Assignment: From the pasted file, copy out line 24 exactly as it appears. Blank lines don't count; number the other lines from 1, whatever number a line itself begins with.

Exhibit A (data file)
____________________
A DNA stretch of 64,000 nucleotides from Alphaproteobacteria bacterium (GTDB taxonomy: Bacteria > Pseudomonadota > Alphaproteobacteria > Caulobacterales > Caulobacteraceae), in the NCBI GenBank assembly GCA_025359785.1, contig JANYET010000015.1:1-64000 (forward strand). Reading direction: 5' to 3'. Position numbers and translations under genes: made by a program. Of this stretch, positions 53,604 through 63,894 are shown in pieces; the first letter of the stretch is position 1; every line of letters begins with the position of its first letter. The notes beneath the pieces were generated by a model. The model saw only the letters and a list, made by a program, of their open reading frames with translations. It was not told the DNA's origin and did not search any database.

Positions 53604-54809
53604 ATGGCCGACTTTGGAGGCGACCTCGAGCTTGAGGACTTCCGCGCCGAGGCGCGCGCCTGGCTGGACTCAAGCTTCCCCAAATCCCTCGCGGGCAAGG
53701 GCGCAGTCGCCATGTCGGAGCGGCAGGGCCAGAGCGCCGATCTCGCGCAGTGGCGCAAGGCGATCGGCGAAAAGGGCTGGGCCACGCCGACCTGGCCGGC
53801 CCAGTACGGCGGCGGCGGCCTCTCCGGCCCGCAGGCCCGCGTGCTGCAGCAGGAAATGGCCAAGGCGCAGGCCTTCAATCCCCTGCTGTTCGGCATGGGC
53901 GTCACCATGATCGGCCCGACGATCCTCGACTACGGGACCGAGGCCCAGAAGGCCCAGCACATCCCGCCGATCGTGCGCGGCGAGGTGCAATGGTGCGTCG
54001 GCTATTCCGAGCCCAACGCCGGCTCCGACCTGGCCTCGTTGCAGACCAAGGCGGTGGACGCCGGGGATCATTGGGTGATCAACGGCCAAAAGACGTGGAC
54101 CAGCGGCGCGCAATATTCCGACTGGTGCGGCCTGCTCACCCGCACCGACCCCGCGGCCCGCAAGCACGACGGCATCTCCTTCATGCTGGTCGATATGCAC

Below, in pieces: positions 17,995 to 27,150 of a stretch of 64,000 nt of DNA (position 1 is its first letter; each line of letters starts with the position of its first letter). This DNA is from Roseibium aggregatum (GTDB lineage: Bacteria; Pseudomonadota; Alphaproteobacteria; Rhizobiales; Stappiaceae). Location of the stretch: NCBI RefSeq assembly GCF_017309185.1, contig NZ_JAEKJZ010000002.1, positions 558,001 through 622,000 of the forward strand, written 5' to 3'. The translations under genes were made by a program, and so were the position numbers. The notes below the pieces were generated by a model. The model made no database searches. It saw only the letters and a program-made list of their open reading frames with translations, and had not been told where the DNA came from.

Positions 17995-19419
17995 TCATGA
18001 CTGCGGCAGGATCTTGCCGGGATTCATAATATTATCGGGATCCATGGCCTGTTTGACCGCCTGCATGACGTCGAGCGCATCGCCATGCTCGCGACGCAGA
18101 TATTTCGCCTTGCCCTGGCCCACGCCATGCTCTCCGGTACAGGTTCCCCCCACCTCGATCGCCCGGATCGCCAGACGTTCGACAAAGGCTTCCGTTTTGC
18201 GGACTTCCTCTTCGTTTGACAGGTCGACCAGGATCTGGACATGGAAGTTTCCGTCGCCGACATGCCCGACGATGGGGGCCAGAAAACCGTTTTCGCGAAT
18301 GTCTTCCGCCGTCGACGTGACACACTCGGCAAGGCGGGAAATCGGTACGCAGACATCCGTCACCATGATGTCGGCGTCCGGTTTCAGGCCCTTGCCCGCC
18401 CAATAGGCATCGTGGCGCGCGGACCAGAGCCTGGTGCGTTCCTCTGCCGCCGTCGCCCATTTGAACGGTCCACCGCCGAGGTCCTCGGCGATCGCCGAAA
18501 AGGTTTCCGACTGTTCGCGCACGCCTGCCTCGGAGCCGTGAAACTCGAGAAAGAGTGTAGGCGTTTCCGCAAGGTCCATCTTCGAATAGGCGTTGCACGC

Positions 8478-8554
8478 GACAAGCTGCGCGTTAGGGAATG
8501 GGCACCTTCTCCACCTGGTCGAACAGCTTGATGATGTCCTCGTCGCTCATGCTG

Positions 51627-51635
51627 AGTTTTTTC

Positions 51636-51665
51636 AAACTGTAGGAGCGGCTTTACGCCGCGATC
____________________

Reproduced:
51636 AAACTGTAGGAGCGGCTTTACGCCGCGATC